The Ambassadors painting is one of the most famous and meaningful works of Hans Holbein. It is a double portrait depicting French ambassador Jean de Dinteville and bishop Georges de Selve. They wanted a biographical portrait and described in detail all the elements and parts of the future masterpiece. The specificity of double portraits is that there is no single center of the audience’s attention as characters complement each other with the help of items which, in turn, create a symbolic thread of the work. Holbein keeps a balance between actors and, at the same time, shows their connection with each other and with space.
specifically for you
for only $16.05 $11/page
Allegorical content of humanist principles
Even though The Ambassadors painting is recognized as a portrait, it reveals deep allegorical content. Holbein’s painting reflects secular humanistic principles. Such principles are characteristic of the whole Renaissance epoch. However, images created by Holbein are rather peculiar. People in this portrait harmoniously blend with the world of objects that surround them. Besides external harmony, Holbein forms internal harmony depicting the calm and balanced faces of the ambassador and the bishop.
The compositional diversity of the painting is crucial as objects are not only central to the picture but also describe characters emphasizing their lifestyle and the area of interest. It turns out that a still-life is perhaps the main sense-picture element of the painting. It unites two people and, at the same time, accentuates the individuality of each of them characterizing the era. On shelves, one could note the lute, compasses, math textbook, globe, and other items. Such a variety of subjects suggests versatility and education of these people such as music, geometry, mathematics, and astronomy. What is more, it reflects achievements of that time, in particular, great geographical discoveries and advances in astronomy and mathematics. One might also note a collection of Lutheran hymns disclosed on the “God save our souls” psalm. The choice of these pages is not accidental as there is nothing contrary to the principles of Christianity in these lines. Thus, Holbein and actors call for the reformation of the church based on Protestantism, but without separating from the Vatican. That is why ambassadors wanted to present themselves in humanist terms. They wanted to integrate religious, intellectual, and artistic interests and illustrate such a possibility in their example.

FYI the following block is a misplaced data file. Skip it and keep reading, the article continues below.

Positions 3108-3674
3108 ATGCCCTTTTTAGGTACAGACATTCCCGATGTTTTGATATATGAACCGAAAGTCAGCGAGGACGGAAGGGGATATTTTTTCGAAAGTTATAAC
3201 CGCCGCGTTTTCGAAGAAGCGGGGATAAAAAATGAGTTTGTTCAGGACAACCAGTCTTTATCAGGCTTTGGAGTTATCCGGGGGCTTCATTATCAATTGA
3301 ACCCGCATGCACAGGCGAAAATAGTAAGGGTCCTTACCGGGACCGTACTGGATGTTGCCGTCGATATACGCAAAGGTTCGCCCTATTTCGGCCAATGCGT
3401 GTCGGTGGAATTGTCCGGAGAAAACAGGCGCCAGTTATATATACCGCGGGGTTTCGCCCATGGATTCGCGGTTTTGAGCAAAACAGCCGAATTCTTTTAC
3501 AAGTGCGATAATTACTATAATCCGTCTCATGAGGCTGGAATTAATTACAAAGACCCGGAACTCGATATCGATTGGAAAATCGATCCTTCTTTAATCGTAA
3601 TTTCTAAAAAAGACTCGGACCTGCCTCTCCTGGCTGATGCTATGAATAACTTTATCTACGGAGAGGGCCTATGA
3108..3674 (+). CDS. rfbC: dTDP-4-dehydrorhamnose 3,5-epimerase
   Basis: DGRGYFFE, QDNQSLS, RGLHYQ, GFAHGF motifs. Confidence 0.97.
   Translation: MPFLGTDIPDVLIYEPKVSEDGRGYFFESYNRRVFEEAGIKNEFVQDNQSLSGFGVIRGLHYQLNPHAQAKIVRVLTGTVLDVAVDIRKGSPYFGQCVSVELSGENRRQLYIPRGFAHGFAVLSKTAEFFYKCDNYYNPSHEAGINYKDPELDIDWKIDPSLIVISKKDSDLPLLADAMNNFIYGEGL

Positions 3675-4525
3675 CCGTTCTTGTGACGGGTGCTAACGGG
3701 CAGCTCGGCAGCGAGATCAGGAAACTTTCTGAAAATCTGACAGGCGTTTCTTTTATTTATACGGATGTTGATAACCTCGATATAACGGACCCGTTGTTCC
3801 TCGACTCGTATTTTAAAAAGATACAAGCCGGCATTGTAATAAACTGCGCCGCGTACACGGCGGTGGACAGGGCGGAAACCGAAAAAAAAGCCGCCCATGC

The most interesting, mysterious, and important component of the painting is an incomprehensible elongated spot at the bottom of the picture that is a distorted perspective of the human skull. Holbein uses this optical technique to demonstrate the image of double vision when looking at life and death. If the viewer looks at the picture in a familiar point, he or she sees the life of two people, their interests and concerns, and death appears illusory spot that is not worth paying attention to. However, under special consideration, death becomes the only reality, it negates the whole life-affirming part of the picture; life seems illusory, and no scientific achievements, nor power, nor money, nor progress – nothing seems real and meaningful against the face of death.
In conclusion, it should be stressed that Holbein created a genuine masterpiece – a picture that integrated the humanistic representation of the time. The Ambassador’s painting reveals the true values of life and death. Thus, Holbein created a portrait of the era.